I understood call PyGC_collect to release object cycles. But in my python
test code, seems there is NO reference cycle on the Simple object in the
python test code. Why needs to call PyGC_Collect() here?


class Simple:
     def __init__( self ):
     def __del__( self ):

simple = None

def run():
    global simple
    simple = Simple()

if __name__ == '__main__':

2016-09-21 13:09 GMT+08:00 dieter <die...@handshake.de>:

> dl l <ldlch...@gmail.com> writes:
> > I found the problem is resolved if call PyGC_Collect() after
> > PyDict_DelItemString(). Is it expected to call PyGC_Collect() here for
> > Python 3.5 which is not needed for Python 3.3?
> Usually, Python uses reference counting to determine when an object
> can be deleted (and then reclaims its memory).
> However, reference counting cannot determine an object's obsoleteness
> when it is involved in a reference cycle. To address most of these
> cases, Python has an alternative way to determine object obsoleteness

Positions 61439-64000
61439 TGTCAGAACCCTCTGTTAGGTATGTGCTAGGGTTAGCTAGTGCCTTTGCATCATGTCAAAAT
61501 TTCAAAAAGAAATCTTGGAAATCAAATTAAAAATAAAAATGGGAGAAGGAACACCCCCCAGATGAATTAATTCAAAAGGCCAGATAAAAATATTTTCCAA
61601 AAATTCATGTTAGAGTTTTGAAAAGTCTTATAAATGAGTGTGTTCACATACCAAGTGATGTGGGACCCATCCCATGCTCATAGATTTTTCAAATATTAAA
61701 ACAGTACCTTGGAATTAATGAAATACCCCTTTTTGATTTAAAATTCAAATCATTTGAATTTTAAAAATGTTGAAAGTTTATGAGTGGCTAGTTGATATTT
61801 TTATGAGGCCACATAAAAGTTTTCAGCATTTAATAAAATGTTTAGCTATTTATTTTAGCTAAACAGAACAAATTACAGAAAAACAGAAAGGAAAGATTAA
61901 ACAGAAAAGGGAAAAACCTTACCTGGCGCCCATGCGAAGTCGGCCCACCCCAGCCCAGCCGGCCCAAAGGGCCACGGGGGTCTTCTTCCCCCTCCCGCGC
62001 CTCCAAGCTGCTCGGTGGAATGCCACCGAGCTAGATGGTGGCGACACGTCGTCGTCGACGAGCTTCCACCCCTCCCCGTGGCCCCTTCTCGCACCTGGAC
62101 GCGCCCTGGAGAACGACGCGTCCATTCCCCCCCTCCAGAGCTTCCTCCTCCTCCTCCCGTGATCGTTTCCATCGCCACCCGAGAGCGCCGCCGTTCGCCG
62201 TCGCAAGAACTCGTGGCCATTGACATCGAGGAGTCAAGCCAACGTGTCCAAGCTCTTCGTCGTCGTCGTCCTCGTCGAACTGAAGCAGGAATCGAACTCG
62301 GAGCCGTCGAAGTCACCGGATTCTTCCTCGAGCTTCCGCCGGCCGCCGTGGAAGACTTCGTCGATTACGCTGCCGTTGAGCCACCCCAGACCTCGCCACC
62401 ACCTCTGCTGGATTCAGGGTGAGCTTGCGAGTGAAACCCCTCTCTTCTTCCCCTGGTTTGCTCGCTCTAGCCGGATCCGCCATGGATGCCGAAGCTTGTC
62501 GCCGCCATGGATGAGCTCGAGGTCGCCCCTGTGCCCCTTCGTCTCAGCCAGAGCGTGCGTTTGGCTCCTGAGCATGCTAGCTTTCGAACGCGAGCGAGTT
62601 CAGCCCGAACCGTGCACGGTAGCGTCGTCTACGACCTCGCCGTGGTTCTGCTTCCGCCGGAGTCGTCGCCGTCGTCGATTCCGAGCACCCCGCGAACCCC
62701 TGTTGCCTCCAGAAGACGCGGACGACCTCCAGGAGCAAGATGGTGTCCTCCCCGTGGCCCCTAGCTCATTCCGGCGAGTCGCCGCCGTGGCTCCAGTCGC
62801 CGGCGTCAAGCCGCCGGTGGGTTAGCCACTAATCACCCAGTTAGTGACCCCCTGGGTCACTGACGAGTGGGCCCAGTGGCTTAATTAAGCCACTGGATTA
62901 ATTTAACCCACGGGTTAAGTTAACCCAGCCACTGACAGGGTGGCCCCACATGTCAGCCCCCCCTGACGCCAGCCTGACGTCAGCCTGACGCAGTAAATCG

> based on marking the accessible objects and garbage collecting
> what is inaccessible. The alternative way is what "PyGC_collect" starts.
> If part of the objects where involved in a reference cycle,
> you would have to call "PyGC_collect" also in Python 3.3 in order
> to get a (mostly) clean memory state.
> It might be, that Python 3.5 introduces more cycles than Python 3.3.
> However, more likely, your code was responsible for the cycle creation
> (and not Python itself). Likely, you just did not notice the problem
> back for Python 3.3.
> Note that "PyGC_collect", too, is not garanteed to give a memory clean
> state. It does not release object cycles involving objects with
> an explicite destructor ("__del__" method). Those cycles are
> made available to the application (consult the documentation of the
> "gc" module) which can then decide what to do about them
> (e.g. break the cycles and release the associated objects).
> --
> https://mail.python.org/mailman/listinfo/python-list

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